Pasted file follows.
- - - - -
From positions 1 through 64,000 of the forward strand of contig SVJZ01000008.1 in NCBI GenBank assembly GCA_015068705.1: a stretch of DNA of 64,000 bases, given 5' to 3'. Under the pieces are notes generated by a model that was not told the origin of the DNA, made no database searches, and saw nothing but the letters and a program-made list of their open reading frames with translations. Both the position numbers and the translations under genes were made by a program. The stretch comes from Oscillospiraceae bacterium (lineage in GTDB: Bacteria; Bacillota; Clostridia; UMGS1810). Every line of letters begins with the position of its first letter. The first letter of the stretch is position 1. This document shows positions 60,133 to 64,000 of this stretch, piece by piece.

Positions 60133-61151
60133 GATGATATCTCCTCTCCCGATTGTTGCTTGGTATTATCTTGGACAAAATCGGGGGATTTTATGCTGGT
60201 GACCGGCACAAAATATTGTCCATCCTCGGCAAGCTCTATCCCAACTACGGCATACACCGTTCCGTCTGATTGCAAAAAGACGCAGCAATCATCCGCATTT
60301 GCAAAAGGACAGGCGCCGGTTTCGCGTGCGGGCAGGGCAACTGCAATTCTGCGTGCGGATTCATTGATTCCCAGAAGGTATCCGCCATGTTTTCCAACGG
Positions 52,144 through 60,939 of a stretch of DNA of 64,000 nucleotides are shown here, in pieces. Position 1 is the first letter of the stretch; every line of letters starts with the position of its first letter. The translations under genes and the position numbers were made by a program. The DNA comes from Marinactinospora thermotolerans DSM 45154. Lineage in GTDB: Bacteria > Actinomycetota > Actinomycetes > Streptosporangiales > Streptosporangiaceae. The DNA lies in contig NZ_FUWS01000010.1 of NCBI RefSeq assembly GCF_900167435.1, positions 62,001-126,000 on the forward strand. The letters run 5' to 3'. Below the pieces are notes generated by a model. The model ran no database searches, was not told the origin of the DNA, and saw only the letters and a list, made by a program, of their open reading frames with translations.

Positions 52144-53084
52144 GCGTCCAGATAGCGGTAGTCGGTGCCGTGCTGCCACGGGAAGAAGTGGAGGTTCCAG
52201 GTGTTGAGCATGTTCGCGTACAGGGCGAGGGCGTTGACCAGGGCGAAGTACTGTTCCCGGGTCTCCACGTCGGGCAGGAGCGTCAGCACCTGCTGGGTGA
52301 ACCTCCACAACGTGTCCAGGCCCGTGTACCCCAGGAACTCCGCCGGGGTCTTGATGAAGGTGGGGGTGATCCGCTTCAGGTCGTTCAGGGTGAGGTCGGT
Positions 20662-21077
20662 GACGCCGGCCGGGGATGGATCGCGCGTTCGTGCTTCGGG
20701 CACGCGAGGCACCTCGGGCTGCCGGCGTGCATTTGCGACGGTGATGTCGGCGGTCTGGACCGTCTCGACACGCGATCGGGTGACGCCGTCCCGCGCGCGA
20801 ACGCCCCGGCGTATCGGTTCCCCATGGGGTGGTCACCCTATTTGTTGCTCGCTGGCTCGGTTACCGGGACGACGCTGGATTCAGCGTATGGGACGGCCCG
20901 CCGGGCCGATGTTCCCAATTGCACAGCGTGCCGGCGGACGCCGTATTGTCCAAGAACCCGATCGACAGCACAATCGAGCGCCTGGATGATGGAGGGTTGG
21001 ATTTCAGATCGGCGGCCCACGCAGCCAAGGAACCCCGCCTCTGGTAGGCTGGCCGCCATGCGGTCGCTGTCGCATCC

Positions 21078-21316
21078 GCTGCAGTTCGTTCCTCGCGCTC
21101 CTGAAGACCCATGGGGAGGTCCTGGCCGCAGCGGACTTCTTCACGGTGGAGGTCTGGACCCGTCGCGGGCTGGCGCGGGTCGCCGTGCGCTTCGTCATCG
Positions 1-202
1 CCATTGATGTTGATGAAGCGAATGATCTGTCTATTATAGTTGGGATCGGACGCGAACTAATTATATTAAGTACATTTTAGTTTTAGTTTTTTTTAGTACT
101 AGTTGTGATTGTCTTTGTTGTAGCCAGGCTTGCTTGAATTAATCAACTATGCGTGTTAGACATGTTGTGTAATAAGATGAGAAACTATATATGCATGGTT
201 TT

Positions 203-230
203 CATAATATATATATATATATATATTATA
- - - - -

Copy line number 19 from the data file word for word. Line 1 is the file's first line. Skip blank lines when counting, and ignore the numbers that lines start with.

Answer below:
21101 CTGAAGACCCATGGGGAGGTCCTGGCCGCAGCGGACTTCTTCACGGTGGAGGTCTGGACCCGTCGCGGGCTGGCGCGGGTCGCCGTGCGCTTCGTCATCG